Paris-headquartered 3D printing service bureau Sculpteo has released the seventh edition of its annual international survey, “The State of 3D Printing”.
Intended to provide a comprehensive overview of the additive manufacturing sector, the report suggests 3D printing gained “widespread recognition” as a serious manufacturing technology over the past year, as the industry rose to meet shortfalls in conventional manufacturing resulting from the Covid-19 pandemic. The findings show that despite this shift, investments are down compared to last year, with reliability and materials cited as key to unlocking the potential of the technology going forwards.
With more than 1,900 respondents from 86 different countries, this year’s report is the largest and most internationally representative one yet.
“3D printing has shown its capabilities as a real manufacturing technology through the lens of the Covid-19 pandemic,” said Clément Moreau, CEO and Founder of Sculpteo. “Beyond this support for crippled supply chains which allowed for rapid production of critically needed parts, 3D printing continues to grow its presence in a wide variety of industries and applications.”
Tracking the AM sector’s progress
Sculpteo has been providing 3D printing services through its online platform for over a decade, with locations in Paris and San Francisco and factories across Europe. The platform offers ten 3D printing technologies and more than 75 materials and finishing options, which customers can utilize to manufacture prototypes, individual parts, and serialize the production of components.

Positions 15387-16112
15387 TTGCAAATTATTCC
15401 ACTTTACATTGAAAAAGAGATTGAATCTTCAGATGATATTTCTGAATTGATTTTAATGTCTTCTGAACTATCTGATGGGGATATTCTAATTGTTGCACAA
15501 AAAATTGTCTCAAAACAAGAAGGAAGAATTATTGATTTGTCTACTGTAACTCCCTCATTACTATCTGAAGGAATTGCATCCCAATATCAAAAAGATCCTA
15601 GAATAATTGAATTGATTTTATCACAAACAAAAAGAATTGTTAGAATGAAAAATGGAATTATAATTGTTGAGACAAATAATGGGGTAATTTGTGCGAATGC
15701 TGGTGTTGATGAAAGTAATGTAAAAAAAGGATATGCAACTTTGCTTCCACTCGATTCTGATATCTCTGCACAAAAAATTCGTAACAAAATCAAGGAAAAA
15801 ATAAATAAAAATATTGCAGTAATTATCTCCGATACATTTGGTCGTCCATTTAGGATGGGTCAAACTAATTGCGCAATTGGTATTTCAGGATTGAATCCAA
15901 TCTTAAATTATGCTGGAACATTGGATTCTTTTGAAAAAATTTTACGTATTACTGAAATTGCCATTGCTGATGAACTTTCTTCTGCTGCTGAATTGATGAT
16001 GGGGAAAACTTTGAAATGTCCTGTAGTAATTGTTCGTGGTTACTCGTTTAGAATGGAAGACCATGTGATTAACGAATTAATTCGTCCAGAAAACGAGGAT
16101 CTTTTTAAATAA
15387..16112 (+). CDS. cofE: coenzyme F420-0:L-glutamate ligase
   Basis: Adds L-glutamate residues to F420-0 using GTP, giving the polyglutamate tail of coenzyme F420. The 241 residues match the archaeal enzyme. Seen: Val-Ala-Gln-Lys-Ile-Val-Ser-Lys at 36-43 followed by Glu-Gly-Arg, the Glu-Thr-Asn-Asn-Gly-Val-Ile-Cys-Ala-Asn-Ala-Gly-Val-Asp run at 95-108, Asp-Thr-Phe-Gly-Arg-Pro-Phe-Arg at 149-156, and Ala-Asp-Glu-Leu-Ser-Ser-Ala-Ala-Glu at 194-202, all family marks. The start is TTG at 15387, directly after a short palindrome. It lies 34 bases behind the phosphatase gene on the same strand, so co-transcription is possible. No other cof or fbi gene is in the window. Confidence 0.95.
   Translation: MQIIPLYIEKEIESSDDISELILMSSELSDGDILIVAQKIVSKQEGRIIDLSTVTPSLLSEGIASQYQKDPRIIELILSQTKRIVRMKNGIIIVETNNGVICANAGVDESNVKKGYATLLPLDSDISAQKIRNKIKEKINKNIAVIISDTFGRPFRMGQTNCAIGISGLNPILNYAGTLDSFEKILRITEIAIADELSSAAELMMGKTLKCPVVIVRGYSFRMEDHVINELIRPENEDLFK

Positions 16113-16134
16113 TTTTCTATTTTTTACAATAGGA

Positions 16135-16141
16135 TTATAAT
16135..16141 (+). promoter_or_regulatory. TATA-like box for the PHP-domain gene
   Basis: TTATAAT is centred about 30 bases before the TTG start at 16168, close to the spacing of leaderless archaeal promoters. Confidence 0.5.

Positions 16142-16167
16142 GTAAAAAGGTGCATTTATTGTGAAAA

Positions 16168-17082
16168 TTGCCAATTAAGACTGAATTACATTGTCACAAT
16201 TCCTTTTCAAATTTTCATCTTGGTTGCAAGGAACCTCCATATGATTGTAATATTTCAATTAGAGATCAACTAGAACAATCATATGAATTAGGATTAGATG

Towards the end of 2019, Sculpteo was acquired by BASF, the largest chemical producer in the world, in order to accelerate the production of new 3D printing materials within its Forward AM division. In November last year, the companies launched a new bio-sourced range of Ultrasint Nylon-based 3D printing materials, engineered to bridge the gap between performance and sustainability.
Every year, Sculpteo compiles data about the 3D printing industry to highlight key trends of the sector as it evolves. Last year’s survey identified additive manufacturing’s increasing impact on the industrial manufacturing landscape and a maturing user base. Other organizations also developing reports on the state of 3D printing include Wohlers Associates, which recently published its Wohlers Report 2021.
Of those taking part in Sculpteo’s survey, 66 percent of users have more than three years’ experience using 3D printing, with more than a quarter using the technology daily. Respondents are mainly CEOs, researchers, and R&D team members, and 60 percent have an engineering background. In terms of industries using the technology, the report indicates that industrial goods takes the prime share at 20 percent, followed by service bureau manufacturing (16 percent), and consumer goods (10 percent).
“3D printed parts now present with high-performance properties capable of meeting demands for the toughest applications,” continued Moreau. “This seventh edition of The State of 3D Printing shows once again that the future of 3D printing is bright and those companies that adopt this technology early will see real competitive advantages in the future.”
The State of 3D Printing: Key findings